Capsaicin rinses, aloe vera juice, vitamin supplements, etc. with no relief. Compounded estrogen spray in the belief it was hormonal, Lidocaine gel, which tasted foul and merely numbed everything…None of these helped me; not even a little.

Next stop, Specialists; each with their own perspective. They can cloud the issue if you aren’t careful. See your Dentist, Family Doctor, and an ENT to start. They can often diagnose and treat the “horses” of this diffuse neuralgia. Some horses are an incorrect bite, dry mouth, allergies, hormonal imbalance, geographic tongue, and even acid reflux, so see a Gastroenterologist if GERD is suspected.

Often, we end up working with a Neurologist who will rule out the horses of tumors and nerve impingement, and when everything comes back normal, he will begin to look for “zebras.” Zebras are rarer maladies and often syndromes of exclusion. In other words, everything looks fine but you are still in pain, so it must be a Zebra.

What do we do with our Zebra?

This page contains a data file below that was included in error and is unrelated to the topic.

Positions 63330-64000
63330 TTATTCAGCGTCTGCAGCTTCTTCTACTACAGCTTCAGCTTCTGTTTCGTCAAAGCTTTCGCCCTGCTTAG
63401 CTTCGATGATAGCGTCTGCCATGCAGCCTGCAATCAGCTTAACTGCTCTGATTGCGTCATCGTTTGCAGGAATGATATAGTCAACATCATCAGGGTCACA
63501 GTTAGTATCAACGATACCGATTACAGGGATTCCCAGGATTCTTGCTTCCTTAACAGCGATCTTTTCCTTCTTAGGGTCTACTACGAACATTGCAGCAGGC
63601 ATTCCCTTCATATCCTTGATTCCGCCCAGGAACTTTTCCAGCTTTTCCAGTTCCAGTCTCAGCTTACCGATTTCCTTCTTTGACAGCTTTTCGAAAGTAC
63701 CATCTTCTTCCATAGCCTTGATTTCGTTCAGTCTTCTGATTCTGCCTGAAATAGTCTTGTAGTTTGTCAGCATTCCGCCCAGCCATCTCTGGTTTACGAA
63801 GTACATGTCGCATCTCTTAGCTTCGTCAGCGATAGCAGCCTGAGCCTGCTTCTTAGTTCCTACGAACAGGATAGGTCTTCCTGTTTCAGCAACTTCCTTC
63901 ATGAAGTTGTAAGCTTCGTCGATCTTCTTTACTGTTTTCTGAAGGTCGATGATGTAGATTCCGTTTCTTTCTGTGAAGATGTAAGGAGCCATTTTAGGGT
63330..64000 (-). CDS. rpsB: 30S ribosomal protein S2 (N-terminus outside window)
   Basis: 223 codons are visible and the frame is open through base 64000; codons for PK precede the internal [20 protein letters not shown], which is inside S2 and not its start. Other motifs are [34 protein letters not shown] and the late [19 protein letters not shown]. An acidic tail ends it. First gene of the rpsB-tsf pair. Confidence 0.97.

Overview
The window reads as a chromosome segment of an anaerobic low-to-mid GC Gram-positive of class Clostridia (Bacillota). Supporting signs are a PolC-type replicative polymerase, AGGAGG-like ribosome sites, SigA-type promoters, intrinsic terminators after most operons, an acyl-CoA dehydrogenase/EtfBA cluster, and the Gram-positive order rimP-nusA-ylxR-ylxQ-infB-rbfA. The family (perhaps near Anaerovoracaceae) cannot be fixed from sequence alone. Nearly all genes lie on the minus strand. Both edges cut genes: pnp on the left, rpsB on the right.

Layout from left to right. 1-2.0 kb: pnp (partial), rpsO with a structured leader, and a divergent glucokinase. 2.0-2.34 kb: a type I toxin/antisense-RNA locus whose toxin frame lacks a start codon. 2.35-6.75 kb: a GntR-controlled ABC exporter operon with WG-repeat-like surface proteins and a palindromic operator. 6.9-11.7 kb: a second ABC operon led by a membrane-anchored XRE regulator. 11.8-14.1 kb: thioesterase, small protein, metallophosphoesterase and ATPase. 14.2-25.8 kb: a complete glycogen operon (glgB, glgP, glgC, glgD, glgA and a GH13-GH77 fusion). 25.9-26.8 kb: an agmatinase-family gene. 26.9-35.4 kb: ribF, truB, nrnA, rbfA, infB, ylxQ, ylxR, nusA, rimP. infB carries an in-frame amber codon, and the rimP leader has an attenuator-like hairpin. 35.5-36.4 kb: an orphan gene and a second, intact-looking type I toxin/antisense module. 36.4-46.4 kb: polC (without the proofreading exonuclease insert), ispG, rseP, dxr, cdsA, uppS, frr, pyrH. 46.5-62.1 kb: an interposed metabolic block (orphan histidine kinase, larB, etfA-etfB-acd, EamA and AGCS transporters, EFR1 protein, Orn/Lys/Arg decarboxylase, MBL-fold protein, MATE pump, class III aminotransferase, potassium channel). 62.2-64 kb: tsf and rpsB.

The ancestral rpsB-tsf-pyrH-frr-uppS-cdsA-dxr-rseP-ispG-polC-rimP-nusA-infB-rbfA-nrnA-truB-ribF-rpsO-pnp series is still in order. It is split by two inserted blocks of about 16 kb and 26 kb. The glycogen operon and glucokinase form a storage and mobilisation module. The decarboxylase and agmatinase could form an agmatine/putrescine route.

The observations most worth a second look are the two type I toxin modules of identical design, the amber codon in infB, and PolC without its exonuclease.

In primary BMS, there is no cure and we can only guess at a cause. Hormonal changes, dental procedures, stress and more are suspected, but no one knows for certain.

For those of us who are generally healthy except for this chronic pain, there are few medications that have been shown to be effective.

I tried Neurontin and Klonopin on my neurologist’s orders. Neurontin had too many side effects, and nothing changed when I went off it. It was not helping me.

Klonopin was different. I dissolved the hard tablets in my mouth, swallowing the medicine, and although it had the side effect of drowsiness, it took the edge off my burning and helped me cope.

This summer, my latest Neurologist switched me to Klonopin ODT dissolving wafers and they have been MUCH more effective for me. I put one on my tongue and let it dissolve, holding the liquid in my mouth for at least a minute and swish before swallowing.

I am now out of pain. I still get tingling at times, but about 98% of my day is mine again. My pattern of pain is broken.

If you suffer from BMS, consider discussing this treatment with your Neurologist or Doctor.

For the first time in over 7 years, BMS is not the first thing on my mind every morning. This may be temporary or perhaps it will last, but it is a joy not to burn and I will revel in it for as long as I can.

krourke-web

Kali’ Rourke is a wife, mother, writer, singer/songwriter, avid volunteer, philanthropist, and a proud Seedling Mentor. She blogs at Kalí’s Musings and at A Burning Journey – One Woman’s Experience with Burning Mouth Syndrome. A longer version of this post can be found at A Burning Journey.